I had a very interesting discussion with my priest this evening as we prepared to pray the Canon of St. Andrew. I'm still not sure what connected the two thoughts in my head, but we were discussing children in Church and I immediately likened it to the last episode of The Walking Dead (season 5, episode 11).
The discussion was along similar lines to a previous post I wrote about kids in the Divine Liturgy. We were discussing specifically what a blessing it is to have young children in the service, enjoying the liturgy, even making noise! Now, we do not obviously allow children to be unruly. Our parents will take children out if they become too bothersome, sometimes to comfort them, and sometimes, particularly with older children, to apply a little involuntary repentance. But on any given day in our parish, there will be children milling about, sometimes fidgeting, sometimes fussing, often times singing or saying the prayers in the liturgy. They will venerate icons and make the sign of the cross. Our Church looks most days like any other gathering of adults with children. It just so happens we are having a Church service instead of, say, watching a movie or eating at a restaurant or whatever.
I assume most readers are familiar with The Walking Dead, the now-infamous show about the dystopian zombie apocalypse. Several key themes work throughout the series and its five seasons, but one particular theme is this -- other people are more dangerous than the zombies themselves. The zombies are easy to deal with. I will spare the gory details, but they aren't very fast, and they can be easily dispatched. They don't think, plot, scheme or do any of the things people do. They lack any will for good or evil, or even self preservation. Other people, by contrast, will kill you and take your stuff, and they will act in their own self-interest while plotting against you without regard to your well being. This means that encounters with other groups of living humans is extremely dangerous. Combine that with the fact that the sorts of humans who tend to survive such an event are those who are ruthless, cunning and willing to do whatever it takes to live, including killing you, stealing your food, or even for a brief period resorting to cannibalism.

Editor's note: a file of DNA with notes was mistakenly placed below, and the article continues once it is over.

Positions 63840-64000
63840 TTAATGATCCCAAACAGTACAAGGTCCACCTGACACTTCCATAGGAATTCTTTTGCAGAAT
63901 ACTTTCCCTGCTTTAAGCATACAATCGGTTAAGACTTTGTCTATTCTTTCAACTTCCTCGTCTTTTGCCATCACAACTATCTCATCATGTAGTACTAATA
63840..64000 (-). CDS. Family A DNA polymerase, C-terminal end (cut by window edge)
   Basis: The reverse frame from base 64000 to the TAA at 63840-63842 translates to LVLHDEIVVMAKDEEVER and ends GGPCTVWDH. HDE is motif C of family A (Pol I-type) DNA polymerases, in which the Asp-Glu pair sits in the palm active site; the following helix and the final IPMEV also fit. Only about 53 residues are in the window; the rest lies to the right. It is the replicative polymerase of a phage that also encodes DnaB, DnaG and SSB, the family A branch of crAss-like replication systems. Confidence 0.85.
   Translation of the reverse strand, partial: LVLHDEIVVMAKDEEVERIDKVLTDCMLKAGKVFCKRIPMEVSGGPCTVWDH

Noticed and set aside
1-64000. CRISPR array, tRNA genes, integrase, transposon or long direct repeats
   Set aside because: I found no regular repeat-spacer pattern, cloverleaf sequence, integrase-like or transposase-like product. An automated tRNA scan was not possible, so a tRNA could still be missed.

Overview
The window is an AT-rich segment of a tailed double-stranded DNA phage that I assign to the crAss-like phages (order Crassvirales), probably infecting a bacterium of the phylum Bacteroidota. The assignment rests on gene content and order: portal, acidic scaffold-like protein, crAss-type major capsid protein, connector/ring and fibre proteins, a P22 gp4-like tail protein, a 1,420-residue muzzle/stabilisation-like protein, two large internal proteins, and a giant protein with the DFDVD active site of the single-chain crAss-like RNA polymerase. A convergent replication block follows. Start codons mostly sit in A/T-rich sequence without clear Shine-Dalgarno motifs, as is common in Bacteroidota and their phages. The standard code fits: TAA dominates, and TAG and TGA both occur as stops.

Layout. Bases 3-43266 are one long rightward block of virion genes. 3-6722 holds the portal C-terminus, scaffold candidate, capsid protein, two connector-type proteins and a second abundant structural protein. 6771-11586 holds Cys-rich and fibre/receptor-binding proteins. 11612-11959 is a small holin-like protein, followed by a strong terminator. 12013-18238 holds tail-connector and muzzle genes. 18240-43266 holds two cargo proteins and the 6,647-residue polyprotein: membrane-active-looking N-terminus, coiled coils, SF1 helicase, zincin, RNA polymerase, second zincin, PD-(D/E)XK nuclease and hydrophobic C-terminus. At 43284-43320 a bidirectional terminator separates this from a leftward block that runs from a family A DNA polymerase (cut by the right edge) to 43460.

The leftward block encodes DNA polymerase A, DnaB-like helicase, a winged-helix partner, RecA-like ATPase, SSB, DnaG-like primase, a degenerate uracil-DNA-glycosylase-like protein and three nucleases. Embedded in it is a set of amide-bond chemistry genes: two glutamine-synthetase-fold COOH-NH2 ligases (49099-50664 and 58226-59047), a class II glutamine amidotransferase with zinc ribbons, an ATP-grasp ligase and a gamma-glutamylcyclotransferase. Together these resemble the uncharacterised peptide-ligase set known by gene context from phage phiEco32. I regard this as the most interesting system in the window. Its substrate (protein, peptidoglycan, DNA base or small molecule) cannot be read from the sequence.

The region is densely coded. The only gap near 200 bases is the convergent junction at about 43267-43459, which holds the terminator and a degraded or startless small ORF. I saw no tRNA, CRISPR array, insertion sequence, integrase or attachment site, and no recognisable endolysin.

This brings us to episode 11, where our group of protagonists meet their fifth group of living humans. With the sole exception of the first group at Herschel's farm, and perhaps Father Gabriel (who (1) isn't a "group," and (2) has his own skeletons in the proverbial closet), each and every group they have run across has been hiding a horrible secret. The first was run by a psychopath who was keeping his now-zombiefied daughter alive and killing every rival group he could find while ruling with an iron fist. The second was comprised of the aforementioned cannibals. The third was a group at Grady Hospital in Atlanta who were essentially enslaving people they "saved" and who were dysfunctional in the extreme, and were also ruled with an iron fist. And now we have the as-yet unmet fifth group.